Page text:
The month of September was celebration month! Suffrage Day was celebrated around the two motu with many events. I myself was thrilled to be invited to the unveiling of the suffrage stained-glass window at the Whanganui District Council Chambers, commissioned by the Whanganui branch – kei te pai ō mahi. (See article on this commemorative window here.) It was a time when NCWNZ was out and about, visible and proud. Especially so at Parliament, when we were able to hold the postponed celebration for the 125th anniversary of NCWNZ’s founding. It was great to see so many members and guests there, with so many of those who have contributed over many years. Thank you to all who were involved in the organisation of the event, it was very special because of your efforts.
In October, we held our online AGM which was well attended by individual and organisation members. In addition to discussing the annual report and financial statements (the review of which is yet to be completed), we were able to start a discussion about our tools for advocacy:
- Submissions on legislations?
- Resolutions at conference?
- Position papers?
- Action Items?
What are they used for, useful for, and could be used for? With our new Action Hubs, we have a chance to rethink our advocacy tools for the modern social, technological and political environment. We can be strategic about how and when we use different tools. This was the start of the discussion, which will be continued next year.
We also had a chance to thank Beryl Anderson, who will be stepping down from Parliamentary Watch Convenor after 8 + 3 years. She is a goldmine of information, both about historic events and the current political vibe; and she has been a steady guiding hand for PWC for a long time now. It has been easy to be complacent when Beryl was available to lead the group. Now it is time for others to step up, and be trained in managing this essential coordinating committee. Full training given, don’t be shy!
We also trialled our new voting structure for the first time under a new constitution, and it has shown up a few issues we will have to sort out. We will need people to be clear as to whether they are an individual member or a non-voting organisational representative, and we will need to get more individual members to vote or else change our rules for quorum. We had 42 individual votes (we needed 80 for quorum) and 15 organisation votes (we needed 13). Although the overwhelming vote agreed to accept the draft annual reports and financial statements, it was not a constitutionally valid vote. The Board will be looking at this in more detail, but it is a matter of concern for each and every member – how do we ensure effective decision making for NCWNZ?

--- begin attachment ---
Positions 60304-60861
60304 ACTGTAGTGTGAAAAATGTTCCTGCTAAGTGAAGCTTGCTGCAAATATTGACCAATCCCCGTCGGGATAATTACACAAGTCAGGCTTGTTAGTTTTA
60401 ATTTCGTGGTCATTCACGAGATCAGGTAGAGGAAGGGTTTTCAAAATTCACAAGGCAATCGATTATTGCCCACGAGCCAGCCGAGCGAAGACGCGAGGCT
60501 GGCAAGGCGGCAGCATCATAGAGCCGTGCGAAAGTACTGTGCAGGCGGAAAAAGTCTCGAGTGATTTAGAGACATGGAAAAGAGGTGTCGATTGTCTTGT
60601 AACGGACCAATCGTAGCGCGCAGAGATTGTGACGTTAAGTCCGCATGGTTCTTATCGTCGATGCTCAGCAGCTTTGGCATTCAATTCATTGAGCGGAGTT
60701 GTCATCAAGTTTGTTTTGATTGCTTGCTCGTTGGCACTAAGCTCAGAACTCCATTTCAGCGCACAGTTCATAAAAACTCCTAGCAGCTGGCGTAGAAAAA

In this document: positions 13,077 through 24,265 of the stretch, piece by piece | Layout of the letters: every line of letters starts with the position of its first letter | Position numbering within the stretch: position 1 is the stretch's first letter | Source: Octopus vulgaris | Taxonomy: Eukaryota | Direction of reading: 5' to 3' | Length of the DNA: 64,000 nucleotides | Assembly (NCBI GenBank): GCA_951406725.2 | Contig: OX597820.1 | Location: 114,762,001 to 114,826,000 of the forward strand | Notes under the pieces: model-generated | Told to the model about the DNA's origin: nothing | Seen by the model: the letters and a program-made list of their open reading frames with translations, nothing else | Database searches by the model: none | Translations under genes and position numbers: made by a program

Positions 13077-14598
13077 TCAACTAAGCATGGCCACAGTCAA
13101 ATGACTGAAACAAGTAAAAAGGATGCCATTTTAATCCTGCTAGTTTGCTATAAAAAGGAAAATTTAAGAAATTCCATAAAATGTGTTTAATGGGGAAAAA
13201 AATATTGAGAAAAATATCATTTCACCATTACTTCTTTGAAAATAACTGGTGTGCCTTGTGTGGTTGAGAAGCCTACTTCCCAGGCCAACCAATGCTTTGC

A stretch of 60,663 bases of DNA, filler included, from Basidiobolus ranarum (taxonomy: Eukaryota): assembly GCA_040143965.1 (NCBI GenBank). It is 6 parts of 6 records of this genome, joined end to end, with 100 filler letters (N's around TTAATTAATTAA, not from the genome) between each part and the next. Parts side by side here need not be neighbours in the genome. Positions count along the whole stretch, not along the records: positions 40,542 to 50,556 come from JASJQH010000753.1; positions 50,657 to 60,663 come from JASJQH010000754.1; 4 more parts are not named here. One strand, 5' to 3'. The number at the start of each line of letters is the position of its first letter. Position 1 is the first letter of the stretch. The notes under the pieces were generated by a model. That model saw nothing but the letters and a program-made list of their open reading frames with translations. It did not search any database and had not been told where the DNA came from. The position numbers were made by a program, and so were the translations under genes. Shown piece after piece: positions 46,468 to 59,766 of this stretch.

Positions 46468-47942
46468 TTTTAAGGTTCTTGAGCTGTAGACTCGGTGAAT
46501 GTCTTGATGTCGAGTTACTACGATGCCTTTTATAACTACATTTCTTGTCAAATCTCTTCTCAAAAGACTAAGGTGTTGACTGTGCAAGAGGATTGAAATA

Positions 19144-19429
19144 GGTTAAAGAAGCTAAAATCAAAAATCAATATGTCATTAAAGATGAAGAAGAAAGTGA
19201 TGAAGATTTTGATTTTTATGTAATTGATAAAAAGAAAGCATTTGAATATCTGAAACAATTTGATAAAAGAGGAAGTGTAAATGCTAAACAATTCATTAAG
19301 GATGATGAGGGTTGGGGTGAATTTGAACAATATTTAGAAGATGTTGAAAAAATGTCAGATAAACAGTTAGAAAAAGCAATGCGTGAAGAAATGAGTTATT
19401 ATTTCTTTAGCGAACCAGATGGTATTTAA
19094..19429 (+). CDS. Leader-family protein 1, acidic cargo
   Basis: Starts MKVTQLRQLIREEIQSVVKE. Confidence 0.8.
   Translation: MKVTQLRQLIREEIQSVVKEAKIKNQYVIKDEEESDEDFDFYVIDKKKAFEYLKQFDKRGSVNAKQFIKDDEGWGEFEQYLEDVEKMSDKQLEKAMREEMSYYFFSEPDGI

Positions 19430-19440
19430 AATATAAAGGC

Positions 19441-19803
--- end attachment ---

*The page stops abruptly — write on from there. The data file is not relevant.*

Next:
As Aotearoa opens up again after/despite the pandemic, the number of invitations that the Board is getting to events and meetings is increasing. We have attended a launch of the National Library’s Suffrage Petition workbook, a celebration of 50 years of the Equal Pay Act, an ‘informal korero and progress update’ on the Training Incentive Allowance hosted by Minister Sepuloni, and a civil society forum with the European Parliament Free Trade Agreement Committee. We are being approached to speak to different groups, such as the Japanese Women’s Innovation Network, the PPTA women’s committee, the Public Service Commission/Te Kawa Mataaho women’s network, the Inland Revenue women’s network, and just recently, a company organising an overseas trip for students of Minnesota University in the US. These invitations speak of our continued relevance to women’s groups and civil society in general, and the work of the Action Hubs and Branches contribute to this recognition. Ka mau te wehi 😊.
Finally, it is with disappointment that the Board has decided to withdraw from hosting the ICW-CIF Executive Committee meeting in September 2023. We felt that there would not be enough time to prepare properly for this meeting, especially in a way that would bring the costs down enough to be affordable for a wide range of participants, and do this in an election year when we know that we want to be keeping an eye on the issues to bring to the attention of politicians. The Board is discussing other options and we will let you know when anything has been decided.
Keep safe and well in the lead up to the end of year, holiday season and summer weather.
Ngā mihi maioha,